Oton Župančič

8. 7. 2014

07_Oton Zupancic

Oton Župančič (23 January 1878, Vinica – 11 June 1949, Ljubljana) was born in a merchant’s family in the Slovenian region of White Carniola, but later moved to Ljubljana. In 1896, he enrolled at the University of Vienna to study history and geography. He returned to Ljubljana in 1900 without completing his studies and initially found employment as a substitute teacher. He soon left his homeland again and after a short stay in Paris became a private tutor in Germany. After returning to Ljubljana in 1910, he accepted the position of stage director at the Drama Theatre. He was appointed director of the City Archive in 1913, but returned to his position of stage director in 1920. He later became manager of the National Theatre in Ljubljana.

Župančič began his literary career in secondary school in Ljubljana as a member of the literary society Zadruga, along with future major Slovenian authors Ivan Cankar, Josip Murn and Dragotin Kette. In 1899, he published his first poetry collection entitled Čaša opojnosti, a highly personal work which stirred up considerable controversy because of its decadent influences and marked the beginning of Slovenian modernism (along with Cankar’s collection Erotika). In later poetry collections (Čez plan (1904), Samogovori (1908), V zarje Vidove (1920), Zimzelen pod snegom (1945)), Župančič also turned to social and national issues. Today, he is perhaps best known for his children’s poetry, especially the collection Ciciban (1915). Furthermore, he was a prolific translator––especially his 16 translations of Shakespeare’s plays are canonised. He also translated works from other important authors, including Gustave Flaubert, Charles Dickens, Hugo von Hofmannsthal, Molière, Friedrich Schiller, Voltaire, Joseph Conrad, Stendhal, Honoré de Balzac, George Bernard Shaw (Mahnič 2001: 383–386; Štefe n.d.). Župančič considered translations to be beneficial and of great importance for the development of the Slovenian nation:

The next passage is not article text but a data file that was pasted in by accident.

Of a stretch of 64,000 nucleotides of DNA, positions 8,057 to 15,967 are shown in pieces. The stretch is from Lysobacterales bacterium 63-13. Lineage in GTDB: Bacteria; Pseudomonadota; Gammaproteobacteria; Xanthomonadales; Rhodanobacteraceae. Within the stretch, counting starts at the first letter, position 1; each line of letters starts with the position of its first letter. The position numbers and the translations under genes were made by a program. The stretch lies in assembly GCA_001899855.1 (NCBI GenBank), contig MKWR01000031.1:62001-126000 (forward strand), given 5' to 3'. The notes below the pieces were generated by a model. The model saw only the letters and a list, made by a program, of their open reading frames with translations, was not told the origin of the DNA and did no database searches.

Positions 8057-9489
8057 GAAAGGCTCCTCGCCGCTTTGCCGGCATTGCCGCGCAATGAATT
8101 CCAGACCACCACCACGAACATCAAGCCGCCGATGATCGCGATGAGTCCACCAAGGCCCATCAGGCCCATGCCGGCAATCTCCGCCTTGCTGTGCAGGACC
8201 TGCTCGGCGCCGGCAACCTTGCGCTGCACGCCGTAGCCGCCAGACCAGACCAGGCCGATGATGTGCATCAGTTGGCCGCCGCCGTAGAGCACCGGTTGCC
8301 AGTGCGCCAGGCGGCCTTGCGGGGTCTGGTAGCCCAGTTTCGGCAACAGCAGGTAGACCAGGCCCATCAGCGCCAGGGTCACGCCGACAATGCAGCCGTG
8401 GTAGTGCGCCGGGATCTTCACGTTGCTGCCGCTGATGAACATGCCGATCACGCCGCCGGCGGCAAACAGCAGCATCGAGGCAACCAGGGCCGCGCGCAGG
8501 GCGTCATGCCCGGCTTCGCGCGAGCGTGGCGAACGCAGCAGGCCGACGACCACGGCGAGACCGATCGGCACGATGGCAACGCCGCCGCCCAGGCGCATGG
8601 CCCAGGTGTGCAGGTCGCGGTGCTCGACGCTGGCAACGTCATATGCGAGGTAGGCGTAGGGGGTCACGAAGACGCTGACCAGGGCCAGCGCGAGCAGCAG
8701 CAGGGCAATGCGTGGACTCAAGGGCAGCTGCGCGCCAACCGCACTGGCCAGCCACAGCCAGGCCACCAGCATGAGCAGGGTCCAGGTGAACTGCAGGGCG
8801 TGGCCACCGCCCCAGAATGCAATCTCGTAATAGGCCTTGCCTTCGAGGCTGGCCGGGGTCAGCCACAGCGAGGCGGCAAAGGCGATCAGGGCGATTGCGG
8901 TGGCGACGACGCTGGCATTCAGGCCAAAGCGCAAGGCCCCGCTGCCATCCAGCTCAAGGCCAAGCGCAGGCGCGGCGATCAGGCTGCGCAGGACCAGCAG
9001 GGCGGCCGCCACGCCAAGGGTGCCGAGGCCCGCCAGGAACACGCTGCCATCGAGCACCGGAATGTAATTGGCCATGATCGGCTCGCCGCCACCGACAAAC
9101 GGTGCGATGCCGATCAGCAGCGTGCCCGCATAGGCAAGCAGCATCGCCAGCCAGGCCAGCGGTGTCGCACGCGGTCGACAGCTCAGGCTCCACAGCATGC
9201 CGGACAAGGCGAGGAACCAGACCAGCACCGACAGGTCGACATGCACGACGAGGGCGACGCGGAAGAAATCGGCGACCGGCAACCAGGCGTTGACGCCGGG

Each nation has to attain spiritual freedom and expand its horizon by means of the literatures of other nations; in fact, by means of the culture of all humankind. /…./ Quality translations from world literature will also encourage our own writers’ work and educate them; they will deepen psychologically and sharpen aesthetically. (Župančič 1918; qtd. in Mahnič 1981: 176–177)

He was a proponent of target oriented translation, which is pointed out in some reviews of his translations (e.g., Copeland 1922: 163; Leben 1930: 631; Moder 1957: 130), and which he professed in a lecture on Shakespeare:

My translations are not academic translations; Shakespeare worked for the stage, and in all conscientiousness––and I have to say that each of Shakespeare’s words is sacred to me––I also always want to ask myself: how would Shakespeare say this if he was Slovenian? I want my Shakespeare to be easily pronounceable for the players and to go straight into the audience’s ears and hearts. (Župančič [1928] 2013: 233)

Župančič influenced the Slovenian language not only with his original works, but also through his many translations (Šturm 1935: 154; Bajec 1967: 5; Klopčič 1980: 81); the literary historian Joža Mahnič (1981: 177) even pronounced him the “founder of modern and quality Slovenian translating”.

by Janko Trupej


Bajec, Anton, 1967: Jezik v Župančičevi prevodni prozi. Jezik in slovstvo 12 (1). 5–15.

Copeland, Fanny Susannah, 1922: O Župančičevih prevodih Shakespeara. Ljubljanski zvon 42 (3). 161–170.

Klopčič, Mile, 1980: O treh Župančičevih verznih prevodih. Moder, Janko (ed.): Oton Župančič v prevodih. Zbornik Društva slovenskih književnih prevajalcev. Koper: Lipa. 81–87.

Leben, Stanko, 1930: Pedro Calderon De La Barca: Sodnik Zalamejski. Ljubljanski zvon 50 (11). 629–632.

Mahnič, Joža, 1981: Župančič kot prevajalec. Jezik in slovstvo 26 (5). 175–177.

Mahnič, Joža, 2001: Župančič, Oton. Enciklopedija Slovenije 15: Wi-Ž. 383–386.

Moder, Janko, 1957: Župančičev Tartuffe. Jezik in slovstvo 3 (3). 130–131.

Štefe, Tomaž, n.d.: Oton Župančič – pesnik in prevajalec. http://www.kam.si/veliki_slovenci/oton_zupancic_pesnik_in_prevajalec.html. Accessed: 23. 2. 2014.

Šturm, Fran, 1935: Honoré de Balzac: Oče Goriot; Moliere: Tartuffe. Ljubljanski zvon 55 (3). 154–161.

Župančič, Oton, 2013: Shakespeare pri Slovencih. Stanovnik, Majda (ed.): Prevajalci o prevodu: od Trubarja do Župančiča. Ljubljana: Založba ZRC SAZU. 231–233.

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